The federal budget demonstrates a commitment to research, innovation and technology – but to take full advantage, greater utilisation of Australia’s world class intellectual property (IP) system is required.
Treasurer Josh Frydenberg has handed down a 2021-22 federal budget that is focused on bolstering Australia’s economic recovery amid the fallout of the COVID pandemic.
The broad-ranging budget places a significant emphasis on job creation and essential services, with childcare, aged care, infrastructure, education and training, small business, environment and housing figuring prominently.
But they weren’t the only winners. Technology companies, emerging industries, researchers, and start-ups can also look at last night’s announcement with a sense of optimism. Proactive measures to support innovation and business growth, and to address skills shortages, have been addressed, providing a once in a lifetime opportunity for Australia to technologically reposition itself on the global stage.
Of note, areas such as clean energy, artificial intelligence, digital economy, agribusiness, drone technology and technical skills-based training have all received substantial investment. Generous tax incentives also feature prominently, including the introduction of a “Patent box” aimed at reducing taxes on income from innovative research.
Key highlights in more detail
Patent box: Encouraging Australian medical and biotech innovation
Investment in Australian medical and biotech technologies is being supported by the introduction of a patent box. The patent box will reduce taxes on income from innovative research to encourage businesses to undertake their R&D in Australia and to keep the revenue that patents generate in Australia.
From 1 July 2022, the patent box will tax income derived from Australian medical and biotech patents at a 17 per cent effective concessional corporate tax rate. Normally corporate income is taxed at 30 per cent or 25 per cent for small and medium companies. Only granted patents, which were applied for after the Budget announcement, will be eligible.
The Government will follow the OECD’s guidelines on patent boxes to ensure the patent box meets internationally accepted standards. The Government will also consult closely with industry on the design of the patent box to determine whether a patent box is also an effective way of supporting the clean energy sector.
This measure complements the Government’s $2 billion investment in the Research and Development Tax Incentive which was announced in the 2020‑21 Budget. The Government has asked the Board of Taxation to review the administrative framework of the R&DTI before the end of 2021.
Stimulating innovation in Australian businesses
The Government will allow taxpayers to self-assess the effective life of certain depreciating intangible assets for tax purposes, rather than being required to use the effective life currently prescribed by statute. This will apply to patents, registered designs, copyrights, in-house software, licenses and telecommunications site access rights.
Taxpayers will be able to bring deductions forward if they self-assess the assets as having a shorter effective life than the current statutory life. This change will reduce the cost of investment for business, and align the tax treatment of these intangible assets with the treatment of tangible assets. Taxpayers will continue to have the option to use the existing statutory effective life when depreciating these assets.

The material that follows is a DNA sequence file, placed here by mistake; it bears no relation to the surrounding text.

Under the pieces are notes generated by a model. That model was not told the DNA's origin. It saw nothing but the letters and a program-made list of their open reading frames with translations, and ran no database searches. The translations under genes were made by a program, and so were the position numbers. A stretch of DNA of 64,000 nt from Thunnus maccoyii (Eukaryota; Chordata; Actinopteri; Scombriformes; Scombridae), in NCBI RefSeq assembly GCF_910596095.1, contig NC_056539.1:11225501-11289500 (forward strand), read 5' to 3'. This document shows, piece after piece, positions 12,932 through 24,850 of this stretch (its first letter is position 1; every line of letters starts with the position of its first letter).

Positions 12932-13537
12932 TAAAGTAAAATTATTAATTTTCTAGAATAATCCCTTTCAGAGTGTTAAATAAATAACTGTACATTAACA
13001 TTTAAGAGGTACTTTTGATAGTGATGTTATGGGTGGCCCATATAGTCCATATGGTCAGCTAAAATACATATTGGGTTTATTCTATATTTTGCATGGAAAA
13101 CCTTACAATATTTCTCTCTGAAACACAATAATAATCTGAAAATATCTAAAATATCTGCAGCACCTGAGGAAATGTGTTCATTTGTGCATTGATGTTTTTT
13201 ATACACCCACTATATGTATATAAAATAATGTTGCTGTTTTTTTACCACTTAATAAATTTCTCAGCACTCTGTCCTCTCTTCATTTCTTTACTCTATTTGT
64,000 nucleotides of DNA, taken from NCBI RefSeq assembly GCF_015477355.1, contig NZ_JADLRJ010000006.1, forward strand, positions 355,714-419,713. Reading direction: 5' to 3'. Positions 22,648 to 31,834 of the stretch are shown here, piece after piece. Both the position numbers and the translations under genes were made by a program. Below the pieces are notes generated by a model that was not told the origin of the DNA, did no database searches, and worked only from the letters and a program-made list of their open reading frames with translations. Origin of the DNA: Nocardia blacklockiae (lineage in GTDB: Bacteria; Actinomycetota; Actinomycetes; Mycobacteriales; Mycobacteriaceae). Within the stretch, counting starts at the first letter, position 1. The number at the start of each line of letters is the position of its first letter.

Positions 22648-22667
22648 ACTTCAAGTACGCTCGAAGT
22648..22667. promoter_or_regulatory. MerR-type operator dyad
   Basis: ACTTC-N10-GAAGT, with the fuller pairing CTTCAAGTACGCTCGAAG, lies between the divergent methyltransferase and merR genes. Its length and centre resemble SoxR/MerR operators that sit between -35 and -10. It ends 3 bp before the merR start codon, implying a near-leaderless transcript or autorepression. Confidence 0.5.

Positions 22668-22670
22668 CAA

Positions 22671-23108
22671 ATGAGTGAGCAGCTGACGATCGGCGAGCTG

This will apply to eligible assets acquired following the completion of temporary full expensing, which has been extended and will now end on 30 June 2023.
Growing the Australian digital games industry
Australia’s digital games industry has been bolstered by a “digital games tax offset” that will cut the costs related to game development. Digital game developers will receive a 30 per cent refundable tax offset, capped at $20 million per year, for qualifying Australian games expenditure. The global digital games industry provides significant opportunities for Australia and this tax offset will make Australia an attractive destination for digital talent.
Why this budget highlights the value of strategic IP protection
Investment in commercialised sectors such as medical research, biotechnology and clean energy provides a timely reminder of the importance of strategic IP protection to take full advantage of these investments.
Australian governments have long strived to align Australia’s IP protection systems with the most robust in the world. The objective of several significant legislative changes has been to ‘support innovation by encouraging investment in research and technology in Australia and by helping Australian businesses benefit from their good ideas’.
But while Australia now has a world class IP system, not enough Australian businesses are using it. Recent evidence suggests that the Australian patent filings market is experiencing sluggish growth with both locals and foreign filers cutting back on their investment in Australian patents. Australia risks entering the post-pandemic period significantly lagging other countries when it comes to the generation of home-grown IP. Prioritising innovation now is key to assist in our economic recovery.
Australia’s 2021-22 federal budget presents an opportunity for businesses in Australia to invest in, protect, and maximise the value from R&D and innovation. With the global economy in a fragile state after a tumultuous 12 months, and with a strong knowledge economy, Australia is well-positioned to better establish itself as a major global player in the technology, innovation and commercialisation landscape.
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